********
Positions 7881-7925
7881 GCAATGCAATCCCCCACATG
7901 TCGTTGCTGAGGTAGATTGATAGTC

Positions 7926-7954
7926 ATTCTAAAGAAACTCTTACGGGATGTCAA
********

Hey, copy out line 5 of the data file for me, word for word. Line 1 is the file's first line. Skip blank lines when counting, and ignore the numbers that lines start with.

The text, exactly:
7926 ATTCTAAAGAAACTCTTACGGGATGTCAA